November 24, 2017

The Advocate's Toolbox

Reach Out and Connect: Using Flat Connections for Collaboration | Tech Tidbits

Flat ConnectionsAre you ready for a new challenge? One that will stretch your technology skills, support your teachers and provide some incredibly rich, authentic education experiences for your students? Try Flat Connections, for a fresh perspective in participatory global collaboration.

I am currently taking a class led by Julie Lindsay, coauthor of the book Flattening Classrooms, Engaging Minds: Move to Global Collaboration One Step at a Time. Lindsay facilitates this class from her home in New South Wales, Australia, and participants from around the world meet weekly for hour-long sessions in online spaces such as Blackboard Collaborate. Check out (and join) the ning where teachers meet to collaborate. Four librarians and two technology trainers in my district make up the cohort working together on this course. Our goal is to expand opportunities for students and teachers to collaborate with peers and experts around the world.

When I first began the class, I thought I would learn about how to connect our students, via Skype, to other classes. I have since understood that the face-to-face component of global collaboration is a relatively small part of the goal. In fact, it’s often quite challenging to find a time when two classes can meet face-to-face due to school days that don’t necessarily overlap. The real power of global collaboration comes instead from the thoughtful design of joint learning opportunities in which students here are paired with students somewhere across town, across the country, or around the world. The goal is to give kids a problem to solve—a problem that ideally impacts both student groups.

I recently met an economics teacher from New Brunswick, Canada, at a STEM training, and he shared how his community is planning a disaster simulation to explore the impacts of a catastrophic flood. Because the Colorado Front Range recently experienced catastrophic flooding, I thought this was something we could explore together. This is in the very beginning stages of planning, but I’m excited by the possibilities. I’ve already written a grant for a SMART Board E70 interactive flat panel SMART Board. This board allows for eight points of contact (who knew these existed?), allowing for up to number of students to manipulate simulations and data at the same time. I’ve also requested the BigShot-HD USB PTZ 3X Wide Camera (sounds impressive, doesn’t it!), which will allow us to broadcast an entire classroom of students so we can meet our student peers in New Brunswick.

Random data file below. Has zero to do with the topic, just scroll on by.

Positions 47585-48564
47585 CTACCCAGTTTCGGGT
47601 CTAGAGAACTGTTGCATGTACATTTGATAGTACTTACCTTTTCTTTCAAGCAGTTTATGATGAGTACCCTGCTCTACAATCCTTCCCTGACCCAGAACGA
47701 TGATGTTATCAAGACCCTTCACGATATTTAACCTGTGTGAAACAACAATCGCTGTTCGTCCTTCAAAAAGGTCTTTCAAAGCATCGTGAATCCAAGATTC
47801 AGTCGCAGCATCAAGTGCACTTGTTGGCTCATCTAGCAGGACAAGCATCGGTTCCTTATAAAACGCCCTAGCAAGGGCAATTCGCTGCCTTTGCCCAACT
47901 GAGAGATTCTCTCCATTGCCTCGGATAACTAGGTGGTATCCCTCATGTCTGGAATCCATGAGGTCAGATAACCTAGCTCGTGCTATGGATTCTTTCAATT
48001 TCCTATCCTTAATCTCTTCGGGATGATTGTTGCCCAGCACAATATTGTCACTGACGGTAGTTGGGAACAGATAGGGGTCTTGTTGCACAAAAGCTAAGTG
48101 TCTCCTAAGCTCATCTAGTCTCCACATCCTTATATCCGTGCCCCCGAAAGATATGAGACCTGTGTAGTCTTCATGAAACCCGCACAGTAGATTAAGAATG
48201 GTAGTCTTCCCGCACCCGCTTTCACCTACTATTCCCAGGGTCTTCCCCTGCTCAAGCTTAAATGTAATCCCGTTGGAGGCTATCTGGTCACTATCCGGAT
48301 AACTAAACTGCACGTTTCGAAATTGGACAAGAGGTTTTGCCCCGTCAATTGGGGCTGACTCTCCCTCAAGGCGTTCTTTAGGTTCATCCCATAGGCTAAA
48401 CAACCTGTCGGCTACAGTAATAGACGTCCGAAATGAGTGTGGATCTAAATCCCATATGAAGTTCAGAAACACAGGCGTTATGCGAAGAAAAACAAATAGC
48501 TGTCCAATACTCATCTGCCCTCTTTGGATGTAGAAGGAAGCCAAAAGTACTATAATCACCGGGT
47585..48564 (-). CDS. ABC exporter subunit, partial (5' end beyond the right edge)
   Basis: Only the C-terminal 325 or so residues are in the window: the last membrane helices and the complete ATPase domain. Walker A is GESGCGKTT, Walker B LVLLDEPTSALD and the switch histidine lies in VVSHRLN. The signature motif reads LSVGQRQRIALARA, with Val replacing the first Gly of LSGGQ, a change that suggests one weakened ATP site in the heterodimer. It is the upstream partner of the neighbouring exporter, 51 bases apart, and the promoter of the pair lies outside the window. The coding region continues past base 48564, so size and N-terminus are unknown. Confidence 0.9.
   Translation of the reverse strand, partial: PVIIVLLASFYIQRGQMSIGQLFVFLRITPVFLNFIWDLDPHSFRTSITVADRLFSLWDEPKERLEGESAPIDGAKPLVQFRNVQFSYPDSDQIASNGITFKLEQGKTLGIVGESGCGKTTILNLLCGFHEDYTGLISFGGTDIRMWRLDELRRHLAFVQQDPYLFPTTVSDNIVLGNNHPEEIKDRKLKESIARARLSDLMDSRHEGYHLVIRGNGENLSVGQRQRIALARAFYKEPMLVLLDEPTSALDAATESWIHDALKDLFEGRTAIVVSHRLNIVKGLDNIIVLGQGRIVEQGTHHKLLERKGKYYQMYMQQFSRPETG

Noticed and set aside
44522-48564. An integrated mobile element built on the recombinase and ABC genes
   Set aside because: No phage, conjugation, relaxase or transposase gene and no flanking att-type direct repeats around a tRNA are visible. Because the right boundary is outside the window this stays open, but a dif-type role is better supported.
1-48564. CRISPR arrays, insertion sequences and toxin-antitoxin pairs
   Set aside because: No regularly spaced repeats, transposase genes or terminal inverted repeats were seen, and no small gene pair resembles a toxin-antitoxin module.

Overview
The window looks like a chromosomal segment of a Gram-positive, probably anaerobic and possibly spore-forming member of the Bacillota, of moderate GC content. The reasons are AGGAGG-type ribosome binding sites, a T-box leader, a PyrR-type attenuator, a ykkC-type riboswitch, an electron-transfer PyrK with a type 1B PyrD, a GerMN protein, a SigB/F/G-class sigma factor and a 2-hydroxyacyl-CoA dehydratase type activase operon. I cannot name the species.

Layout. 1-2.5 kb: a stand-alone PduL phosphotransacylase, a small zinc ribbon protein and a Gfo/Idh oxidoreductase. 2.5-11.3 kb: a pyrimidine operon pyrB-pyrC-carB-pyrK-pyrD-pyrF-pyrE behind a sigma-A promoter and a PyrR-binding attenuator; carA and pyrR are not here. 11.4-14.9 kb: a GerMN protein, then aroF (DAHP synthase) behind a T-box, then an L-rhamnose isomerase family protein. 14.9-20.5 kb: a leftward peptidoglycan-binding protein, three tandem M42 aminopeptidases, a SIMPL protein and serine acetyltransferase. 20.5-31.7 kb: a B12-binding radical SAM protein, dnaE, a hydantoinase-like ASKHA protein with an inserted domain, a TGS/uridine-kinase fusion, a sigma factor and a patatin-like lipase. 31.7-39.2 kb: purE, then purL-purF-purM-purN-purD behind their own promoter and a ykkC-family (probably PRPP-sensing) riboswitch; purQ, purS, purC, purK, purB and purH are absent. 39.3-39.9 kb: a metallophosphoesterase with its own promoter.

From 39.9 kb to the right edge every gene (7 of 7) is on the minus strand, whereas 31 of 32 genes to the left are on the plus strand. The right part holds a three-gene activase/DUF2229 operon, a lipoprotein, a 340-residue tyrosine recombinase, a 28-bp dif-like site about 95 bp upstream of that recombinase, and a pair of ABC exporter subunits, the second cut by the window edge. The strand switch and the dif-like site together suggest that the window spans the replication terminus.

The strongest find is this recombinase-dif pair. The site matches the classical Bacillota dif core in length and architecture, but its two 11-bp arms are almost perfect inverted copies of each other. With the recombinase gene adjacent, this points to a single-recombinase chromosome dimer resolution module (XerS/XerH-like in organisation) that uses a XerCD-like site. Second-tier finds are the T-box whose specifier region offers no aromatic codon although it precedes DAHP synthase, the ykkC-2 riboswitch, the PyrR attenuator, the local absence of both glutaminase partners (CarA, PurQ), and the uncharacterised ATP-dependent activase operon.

The tools are important, but more critical is the lesson design. Student groups need to collaborate on a research project and jointly produce an end product. This could be a wiki, a video, a podcast, or any collaborative tool that is available to students in both geographic locations. One major challenge is keeping all participants engaged. So many people are involved and have to contribute their share in order for the project to be successful. Failure is scary, but I’m reminding myself that the greatest growth comes from failure. And in spite of these fears, global collaboration can have positive impacts on student motivation and provide intellectual learning experiences which expand critical thinking abilities. Students tend to polish their communications more thoughtfully when shared with a global, “real” audience, which can lead to overall improvements in academic skills and performance. My pursuit of global collaborative experiences for my students and staff is just one step in the ongoing quest to make sure me and my library remain relevant. Perhaps you can rise to the challenge and become a Flat Connections School too.

Krista Brakhage is a  Teacher Librarian at Poudre High School, Fort Collins, Colorado.

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